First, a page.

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The novels of Francisco de Lugo y Davila : a critical study of the Teatro Popular Morson, Caroline Mary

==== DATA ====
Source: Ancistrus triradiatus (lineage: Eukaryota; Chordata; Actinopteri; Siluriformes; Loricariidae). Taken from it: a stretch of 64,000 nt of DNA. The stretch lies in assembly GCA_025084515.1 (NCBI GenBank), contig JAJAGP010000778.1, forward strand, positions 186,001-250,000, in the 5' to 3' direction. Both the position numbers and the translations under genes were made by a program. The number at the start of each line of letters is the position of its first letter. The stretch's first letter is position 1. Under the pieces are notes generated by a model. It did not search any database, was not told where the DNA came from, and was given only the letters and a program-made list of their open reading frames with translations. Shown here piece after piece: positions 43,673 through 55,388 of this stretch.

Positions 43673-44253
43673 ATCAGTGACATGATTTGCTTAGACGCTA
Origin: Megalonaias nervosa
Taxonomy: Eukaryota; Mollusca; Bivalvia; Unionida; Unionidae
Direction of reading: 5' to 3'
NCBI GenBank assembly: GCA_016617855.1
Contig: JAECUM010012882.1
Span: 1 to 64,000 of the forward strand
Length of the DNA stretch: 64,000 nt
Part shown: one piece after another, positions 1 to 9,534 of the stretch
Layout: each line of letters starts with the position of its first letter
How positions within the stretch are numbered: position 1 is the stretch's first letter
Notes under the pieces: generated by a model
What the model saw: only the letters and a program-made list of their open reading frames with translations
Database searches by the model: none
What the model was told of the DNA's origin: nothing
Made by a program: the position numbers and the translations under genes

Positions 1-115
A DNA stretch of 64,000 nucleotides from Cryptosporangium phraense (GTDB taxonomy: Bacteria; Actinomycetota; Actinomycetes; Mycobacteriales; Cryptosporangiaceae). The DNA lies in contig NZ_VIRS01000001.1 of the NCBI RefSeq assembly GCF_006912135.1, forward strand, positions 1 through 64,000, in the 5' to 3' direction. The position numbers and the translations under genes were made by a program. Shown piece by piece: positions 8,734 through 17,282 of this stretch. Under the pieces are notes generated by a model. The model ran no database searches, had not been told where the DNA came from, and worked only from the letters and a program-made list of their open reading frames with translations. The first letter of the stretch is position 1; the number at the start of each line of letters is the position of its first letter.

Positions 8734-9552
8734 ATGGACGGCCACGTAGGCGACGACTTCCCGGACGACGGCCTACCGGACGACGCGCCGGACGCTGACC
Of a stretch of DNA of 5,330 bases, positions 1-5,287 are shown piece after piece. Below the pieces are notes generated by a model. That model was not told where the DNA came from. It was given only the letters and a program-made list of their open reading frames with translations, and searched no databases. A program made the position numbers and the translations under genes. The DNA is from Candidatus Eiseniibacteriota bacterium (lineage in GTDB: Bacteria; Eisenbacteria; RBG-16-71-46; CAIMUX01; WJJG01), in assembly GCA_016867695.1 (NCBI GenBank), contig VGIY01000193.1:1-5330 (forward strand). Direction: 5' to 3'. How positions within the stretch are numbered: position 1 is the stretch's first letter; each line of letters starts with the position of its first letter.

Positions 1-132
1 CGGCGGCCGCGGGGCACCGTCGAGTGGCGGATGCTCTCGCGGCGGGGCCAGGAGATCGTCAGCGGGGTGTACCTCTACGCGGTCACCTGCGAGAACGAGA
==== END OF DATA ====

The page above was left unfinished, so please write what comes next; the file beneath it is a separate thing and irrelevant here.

Lugo y Davila's Teatro popular was one of a large body of collections of novels which appeared in the years following the publication of Cervantes' Novelas ejemplares in 1613. Lugo y Davila has been labelled an imitator of Cervantes; in addition he used the narrative framework of Boccaccio's Decameron as a model for his own collection, and several of his plots are inspired by Italian novelle. This study intends to show that Lugo y Davila, though inspired by Cervantes and familiar with Italian models, was independent of them and was a novelist of worth in his own right. The novel at the time was caught in a double dilemma. On the one hand it had no theory of its own and was expected to obey the laws of traditional literary theory, which demanded an imitation of nature according to a specific classification of styles. A serious subject containing the "ideal" should be treated in the tragic mode, but everyday life in a "low" style, or comic mode. On the other hand the Counter-Reformation Church demanded that literature be morally responsible and deal with the actual problems of real life. The novel was expected to be both entertaining, and of spiritual benefit. This study demonstrates how Lugo y Davila approaches the above problem. Having implied a belief in the therapeutic value of entertainment, Lugo y Davila uses his narrative framework to create an illusion of distance between reader and narrative. This distance is designed to encourage his reader to appreciate the content of the novels on a level other than that of superficial entertainment, and see the more serious implications therein. In a manner reminiscent of the Spanish comedia, Lugo y Davila combines moral responsibility with entertainment value, and produces a "tragicomic" narrative which treats everyday life in a serious way. The eight novels of the Teatro popular are analysed according to criteria generally accepted as valid indicators of realism. The analyses reveal the most outstanding feature of the novels in their perception of human nature which is focussed on one particular figure who stood out in contemporary society - that of the caballero discreto. European society was then preoccupied with the refinement of man's social behaviour, and the concept of the "ideal" man, which was first developed fully by Castiglione in Il Cortegiano, and soon spread throughout the continent. The Spanish version of the cortegiano was the discreto. Lugo y Davila paints a realistic portrait of his characteristics: he emphasises his lack of moral sensibility and basic ignorance, which make him no different from the traditionally inferior vulgo. In gently exposing the discreto, and the motives of those around him, Lugo y Davila subtly challenges the reader to moral reform. Like Cervantes, but in his own distinctive way, Lugo y Davila attempts to break down the barriers between tragic and comic styles, and shows the first signs of "realism" in his novels. He presents a truthful and understanding vision of the individual in a pagan world, while retaining his concern for Christian values.

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